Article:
17.  Furthermore, the Supreme Court in Shew v. Freedom of Information Commission, 245 Conn. 149, 159 (1998), ruled that communications to an attorney for a public agency are protected from disclosure by the privilege if the following conditions are met: 1) the attorney must be acting in a professional capacity for the agency, (2) the communications must be made to the attorney by current employees or officials of the agency, (3) the communications must relate to the legal advice sought by the agency from the attorney, and (4) the communications must be made in confidence.


18.  It is found that Attorneys Mooney and Littlefield acted in their professional capacities as legal advisors to the respondent board and that DSFX, in effect, worked for Shipman & Goodwin, LLP, to provide information necessary for that firm to provide legal advice to the respondent board.


19.  It is found that the documents obtained by DSFX were needed to supply a basis for legal advice concerning the alleged misappropriation of funds.


20.  It is further found, after review of the in-camera records, that the information contained in the report of DSFX relate directly to the fiscal activities and conduct of the town and the issue of misappropriation of funds.


21.  It is therefore found that the report of DSFX relates to the legal advice sought by the respondent board.


22.  It is concluded that in-camera document #s FIC2000-278-01 through 2000-278-197 are privileged communications within the meaning of §1-210(b)(10), G.S.  It is further concluded that such records are exempt from mandatory disclosure by virtue of such statute and that the respondents did not violate §1-210(a), G.S., when they denied the complainant’s request for a copy of the report.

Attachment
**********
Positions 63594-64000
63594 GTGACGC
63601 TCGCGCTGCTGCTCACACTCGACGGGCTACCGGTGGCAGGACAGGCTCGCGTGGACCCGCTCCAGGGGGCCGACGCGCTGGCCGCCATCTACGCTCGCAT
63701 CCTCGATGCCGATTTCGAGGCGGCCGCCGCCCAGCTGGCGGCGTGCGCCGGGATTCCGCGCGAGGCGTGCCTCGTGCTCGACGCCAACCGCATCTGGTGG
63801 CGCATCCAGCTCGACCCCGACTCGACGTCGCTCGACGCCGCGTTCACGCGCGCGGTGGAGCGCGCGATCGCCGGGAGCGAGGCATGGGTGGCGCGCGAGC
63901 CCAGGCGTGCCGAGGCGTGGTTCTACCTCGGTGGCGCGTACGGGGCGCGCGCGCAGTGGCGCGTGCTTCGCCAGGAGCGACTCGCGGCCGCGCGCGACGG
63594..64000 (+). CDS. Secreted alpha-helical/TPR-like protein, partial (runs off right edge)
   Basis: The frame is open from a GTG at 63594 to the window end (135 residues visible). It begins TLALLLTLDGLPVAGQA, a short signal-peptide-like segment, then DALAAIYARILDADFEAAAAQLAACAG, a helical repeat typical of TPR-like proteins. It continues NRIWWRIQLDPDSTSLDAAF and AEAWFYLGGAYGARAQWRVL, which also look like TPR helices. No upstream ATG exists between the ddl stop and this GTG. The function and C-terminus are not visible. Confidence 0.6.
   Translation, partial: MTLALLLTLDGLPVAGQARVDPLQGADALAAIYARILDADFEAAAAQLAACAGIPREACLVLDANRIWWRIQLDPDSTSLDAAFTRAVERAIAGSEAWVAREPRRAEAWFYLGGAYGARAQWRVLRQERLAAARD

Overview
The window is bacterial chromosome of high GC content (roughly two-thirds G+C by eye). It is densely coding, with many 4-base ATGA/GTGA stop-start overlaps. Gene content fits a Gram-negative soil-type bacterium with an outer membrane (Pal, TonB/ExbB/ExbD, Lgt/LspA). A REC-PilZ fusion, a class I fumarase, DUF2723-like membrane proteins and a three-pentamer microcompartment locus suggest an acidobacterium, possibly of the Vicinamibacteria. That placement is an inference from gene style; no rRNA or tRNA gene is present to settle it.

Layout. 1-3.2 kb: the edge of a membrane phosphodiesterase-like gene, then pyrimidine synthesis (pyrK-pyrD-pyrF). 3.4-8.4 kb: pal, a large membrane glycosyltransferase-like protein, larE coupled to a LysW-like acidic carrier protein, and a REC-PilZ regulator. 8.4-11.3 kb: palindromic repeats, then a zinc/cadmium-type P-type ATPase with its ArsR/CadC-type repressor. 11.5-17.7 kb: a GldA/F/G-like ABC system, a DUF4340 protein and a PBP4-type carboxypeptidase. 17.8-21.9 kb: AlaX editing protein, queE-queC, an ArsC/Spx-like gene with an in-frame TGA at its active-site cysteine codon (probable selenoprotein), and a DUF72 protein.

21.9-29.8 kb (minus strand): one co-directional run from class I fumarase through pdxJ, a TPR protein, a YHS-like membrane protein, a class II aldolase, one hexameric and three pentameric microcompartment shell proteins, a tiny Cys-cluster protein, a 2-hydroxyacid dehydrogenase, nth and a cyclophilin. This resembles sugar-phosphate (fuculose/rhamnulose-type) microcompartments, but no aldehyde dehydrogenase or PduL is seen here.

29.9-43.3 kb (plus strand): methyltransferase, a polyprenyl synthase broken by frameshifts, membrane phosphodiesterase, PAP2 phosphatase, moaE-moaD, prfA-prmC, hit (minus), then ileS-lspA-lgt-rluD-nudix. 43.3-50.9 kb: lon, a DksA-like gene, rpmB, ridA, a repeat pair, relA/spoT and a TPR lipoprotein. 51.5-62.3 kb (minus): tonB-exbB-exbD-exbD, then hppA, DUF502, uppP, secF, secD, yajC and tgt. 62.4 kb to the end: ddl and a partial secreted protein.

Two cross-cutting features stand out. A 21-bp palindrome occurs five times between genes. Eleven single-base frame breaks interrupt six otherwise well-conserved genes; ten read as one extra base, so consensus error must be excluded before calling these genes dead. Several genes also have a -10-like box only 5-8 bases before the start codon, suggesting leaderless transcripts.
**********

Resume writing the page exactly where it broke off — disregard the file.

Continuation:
23.  Having found that the records are permissibly exempt pursuant to §1-210(b)(10), G.S., it is not necessary to address the respondents’ second argument. 


The following order by the Commission is hereby recommended on the basis of the record concerning the above-captioned complaint.


1.  The complaint is hereby dismissed.



Approved by Order of the Freedom of Information Commission at its special meeting of November 29, 2000.




Ann B. Gimmartino

Acting Clerk of the Commission






William A. Warner

P.O. Box 232

Thompson, CT  06277


Richard A. Mills, Jr., Esq.

Shipman & Goodwin LLP

One American Row

Hartford, CT  06103-2819





Ann B. Gimmartino

Acting Clerk of the Commission